By clicking Reveal Auth Token and entering your password. You will then be given access to your auth token. Now copy your auth token and try the example for the get/authtest endpoint below:
Security is a real issue when it comes to HTML5 games. As HTML5 is a front end technology, all code is sent to the user for the browser to then render. This means variables and logic including the use of API keys are all accessible to anyone.
This is an issue when using APIs within HTML5 games. So to try and make our API as secure and as accessible as possible, the API will only work in a read only state until a user is authenticated. Allowing for only user data to be edited through the API. Any global data must be set through Game DB and I will explore the ways to automate jobs for the global data later down the road to have the ability of something like global time etc. Which means if someone was to try and use your API key they would only be able to read data unless they logged in and authenticated their requests which would only effect their account.
Although that being said cheating is something that cannot be prevented, try to be obscure with the way data is saved to try and make it harder for those trying to cheat or use any other cheat deterrents where possible.
Never save any personal data. Personal data should never be needed and if saved will then be accessible through the API. An email address is taken for a user when an account has been created which is used for resetting passwords and logging in. The email address is not accessible through the API or Game DB to keep the email address secure.
As Game DB is required to have a lot more power then the API used in your game, always make sure to lock Game DB when you are finished before closing Game DB down. By doing this the access will be revoked and only a successfull login back into Game DB will open access again.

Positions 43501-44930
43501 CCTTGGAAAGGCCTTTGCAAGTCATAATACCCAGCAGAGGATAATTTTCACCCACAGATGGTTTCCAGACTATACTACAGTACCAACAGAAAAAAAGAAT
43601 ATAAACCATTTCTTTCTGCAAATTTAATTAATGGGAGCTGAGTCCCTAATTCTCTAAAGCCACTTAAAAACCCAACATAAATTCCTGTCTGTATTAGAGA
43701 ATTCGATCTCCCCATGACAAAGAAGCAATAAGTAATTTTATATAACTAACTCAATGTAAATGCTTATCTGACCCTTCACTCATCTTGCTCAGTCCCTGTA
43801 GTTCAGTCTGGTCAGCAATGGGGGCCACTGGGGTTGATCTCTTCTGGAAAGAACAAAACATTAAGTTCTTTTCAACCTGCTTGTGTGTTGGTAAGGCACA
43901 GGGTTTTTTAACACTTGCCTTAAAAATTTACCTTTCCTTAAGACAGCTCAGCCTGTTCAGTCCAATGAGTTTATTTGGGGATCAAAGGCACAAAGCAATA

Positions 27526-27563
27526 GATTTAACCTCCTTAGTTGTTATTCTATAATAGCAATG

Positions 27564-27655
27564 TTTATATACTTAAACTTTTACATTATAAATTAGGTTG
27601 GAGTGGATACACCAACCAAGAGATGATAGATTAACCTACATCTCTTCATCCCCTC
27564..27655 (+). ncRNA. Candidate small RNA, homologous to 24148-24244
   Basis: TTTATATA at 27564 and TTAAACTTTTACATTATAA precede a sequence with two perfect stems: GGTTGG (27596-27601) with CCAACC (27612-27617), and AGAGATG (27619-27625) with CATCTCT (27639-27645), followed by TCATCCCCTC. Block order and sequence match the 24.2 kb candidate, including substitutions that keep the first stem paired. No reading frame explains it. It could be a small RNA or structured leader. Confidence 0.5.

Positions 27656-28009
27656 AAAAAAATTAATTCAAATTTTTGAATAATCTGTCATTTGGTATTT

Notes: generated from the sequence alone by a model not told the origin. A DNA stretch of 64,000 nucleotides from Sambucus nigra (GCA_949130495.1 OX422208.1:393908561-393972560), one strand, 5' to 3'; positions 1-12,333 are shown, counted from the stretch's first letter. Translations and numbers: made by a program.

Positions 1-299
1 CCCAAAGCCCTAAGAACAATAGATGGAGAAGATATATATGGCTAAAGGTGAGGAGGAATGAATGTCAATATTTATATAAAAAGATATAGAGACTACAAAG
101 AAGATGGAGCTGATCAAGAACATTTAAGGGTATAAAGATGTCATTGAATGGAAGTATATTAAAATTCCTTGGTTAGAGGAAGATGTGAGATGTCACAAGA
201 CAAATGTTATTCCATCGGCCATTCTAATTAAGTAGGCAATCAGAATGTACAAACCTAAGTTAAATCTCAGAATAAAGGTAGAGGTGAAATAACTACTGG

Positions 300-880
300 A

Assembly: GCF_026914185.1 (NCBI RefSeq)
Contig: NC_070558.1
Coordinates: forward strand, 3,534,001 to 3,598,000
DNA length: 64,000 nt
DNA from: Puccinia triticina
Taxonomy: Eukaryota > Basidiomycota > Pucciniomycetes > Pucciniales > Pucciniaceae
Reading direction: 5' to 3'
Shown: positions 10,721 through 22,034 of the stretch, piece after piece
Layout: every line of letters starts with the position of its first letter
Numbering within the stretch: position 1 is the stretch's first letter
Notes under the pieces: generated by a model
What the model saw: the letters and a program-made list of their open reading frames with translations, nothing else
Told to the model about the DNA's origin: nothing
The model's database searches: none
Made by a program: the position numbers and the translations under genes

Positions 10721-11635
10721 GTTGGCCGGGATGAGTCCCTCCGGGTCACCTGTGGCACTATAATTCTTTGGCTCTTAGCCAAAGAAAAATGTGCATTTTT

It's important to understand how the system will deal with the deletion of data. First off some will know of soft deletes and hard deletes and if not then I will explain these two concepts quickly. Basically a soft delete is where data is marked as no longer used within the database but still actually exists. This is very popular for websites as this minimises the risk of anything going wrong and allows data to be brought back.
Hard deletes is where the actual data is removed from the database permanently. Meaning it is gone for good and you won't be able to retrieve this data.
Now it is important to understand that all data through the API when deleted is hard deleted. There is no way to get it back. When you remove users, all the rows that user have added to your tables will be deleted too. So be very careful when you remove users, tables, columns or rows through Game DB as you won't be able to retrieve this data again period.
The same goes for when you use the API end points for removing users rows. You can build your own soft delete system by not bringing back data marked as removed within a column, although it is up to you to do this.
This is done to try and keep our DB cleaner and smaller.